“Making the simple complicated is commonplace; making the complicated simple, awesomely simple, that’s true creativity.” So said Charles Mingus. Although the late great jazz bassist never worked with lights (although he certainly played under plenty of them), his words pretty well sum up the philosophy that Steve Hubbard and his team at BigFish SRL Ltd. have followed to create visually stunning exhibition lighting designs for a Who’s Who list of corporate clients on every continent.
Hubbard’s uncanny ability to make intricate and complex design concepts work amidst the seemingly endless web of variables found in an exhibition environment was made crystal clear to us when we saw his work involving (indirectly) another famous musician. It happened earlier this year at the ICE London Show when NetEnt, the popular supplier of digital games to the online casino industry, introduced a licensed slot featuring Ozzy Osbourne.
The booth designer wanted to mark the introduction by giving the company’s ICE stand a guitar string look. Hubbard and his team made this clever concept come alive by arranging 60 LED bars in a configuration that resembled six guitar strings. Pixel mapped to display low resolution video content, the dynamic display animated the entire stand. Although the programming involved was detailed and the engineering required some adroit maneuvers, Hubbard made it look as smooth and slick as a rock star’s best riff. As Mingus would say, “true creativity.”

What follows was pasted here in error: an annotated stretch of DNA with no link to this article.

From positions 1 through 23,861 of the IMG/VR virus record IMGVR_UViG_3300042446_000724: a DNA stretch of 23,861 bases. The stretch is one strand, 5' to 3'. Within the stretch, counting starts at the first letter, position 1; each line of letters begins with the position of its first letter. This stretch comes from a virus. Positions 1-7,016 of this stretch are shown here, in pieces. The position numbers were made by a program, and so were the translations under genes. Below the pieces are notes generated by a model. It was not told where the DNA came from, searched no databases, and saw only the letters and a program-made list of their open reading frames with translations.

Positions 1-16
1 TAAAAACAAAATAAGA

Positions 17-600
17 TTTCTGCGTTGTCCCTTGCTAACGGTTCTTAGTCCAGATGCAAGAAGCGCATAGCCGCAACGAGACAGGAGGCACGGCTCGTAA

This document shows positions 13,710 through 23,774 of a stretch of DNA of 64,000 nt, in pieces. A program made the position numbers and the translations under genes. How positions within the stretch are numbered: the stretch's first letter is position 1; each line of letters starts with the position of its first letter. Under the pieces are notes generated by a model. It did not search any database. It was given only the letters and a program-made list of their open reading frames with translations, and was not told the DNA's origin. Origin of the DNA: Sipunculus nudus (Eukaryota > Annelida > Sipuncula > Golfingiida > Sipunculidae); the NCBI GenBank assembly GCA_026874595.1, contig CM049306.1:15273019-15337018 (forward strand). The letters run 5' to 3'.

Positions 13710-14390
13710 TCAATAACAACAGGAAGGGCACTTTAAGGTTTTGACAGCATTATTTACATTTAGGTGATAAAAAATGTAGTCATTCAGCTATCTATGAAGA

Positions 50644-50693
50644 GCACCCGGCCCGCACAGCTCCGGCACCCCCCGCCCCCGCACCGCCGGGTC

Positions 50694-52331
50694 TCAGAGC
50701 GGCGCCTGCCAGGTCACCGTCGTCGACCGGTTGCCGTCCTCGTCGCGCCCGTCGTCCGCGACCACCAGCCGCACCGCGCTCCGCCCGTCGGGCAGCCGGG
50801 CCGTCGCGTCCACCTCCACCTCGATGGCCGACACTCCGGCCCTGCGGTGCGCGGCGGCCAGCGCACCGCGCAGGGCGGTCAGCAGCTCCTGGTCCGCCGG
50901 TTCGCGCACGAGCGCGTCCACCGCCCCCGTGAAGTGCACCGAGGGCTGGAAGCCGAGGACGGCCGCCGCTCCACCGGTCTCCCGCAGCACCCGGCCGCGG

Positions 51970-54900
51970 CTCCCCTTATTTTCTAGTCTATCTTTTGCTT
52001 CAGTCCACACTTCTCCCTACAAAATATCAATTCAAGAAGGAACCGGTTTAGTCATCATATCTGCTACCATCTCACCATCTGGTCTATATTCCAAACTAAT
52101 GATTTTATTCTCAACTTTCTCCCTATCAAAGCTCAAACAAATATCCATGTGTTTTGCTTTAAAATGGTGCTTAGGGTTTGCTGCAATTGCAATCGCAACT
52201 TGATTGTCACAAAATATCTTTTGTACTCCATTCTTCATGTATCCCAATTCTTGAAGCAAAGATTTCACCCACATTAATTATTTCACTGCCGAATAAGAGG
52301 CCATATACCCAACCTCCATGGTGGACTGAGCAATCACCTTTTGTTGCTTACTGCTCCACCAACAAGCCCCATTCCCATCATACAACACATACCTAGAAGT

Taking time from his busy schedule, Hubbard talked to us about how careful planning and paying attention to every detail regardless of how small, helps him make even the biggest, most imaginative exhibition design look simple and natural.
What is the first thing you look at when you’re asked to light an exhibit?
“I start with the basics, which is what one always has to do, even when one’s about to launch into the most creative design. So, the first things I look at are location, ceiling height, set design, position within the stand area, and the product to be launched. Your design must align with all of these factors if it is going to be successful.”
You have a great many creative ideas. How do you push the envelope creatively without distracting from the corporate client’s commercial message?
“First and foremost, I look at the context I’m designing in. What is the booth design and layout, which colors are going to be dominant in the booth because of the client’s logo? What is the product being showcased at the stand? Ideally our lighting will be in keeping with the product, yet it will create an interest from afar without distraction from that product once it’s on the stand.”
At times you’ve had to “sell” ideas to clients who may be a bit reluctant to try something new? What advice would you give on doing this?
“Always listen to their concerns and back up your ideas with actual demonstrations of the kit doing the effects that you have envisaged. Many people under imagine the effect and a few over expect; give them an honest interpretation of your own ideas and get them to trust you.”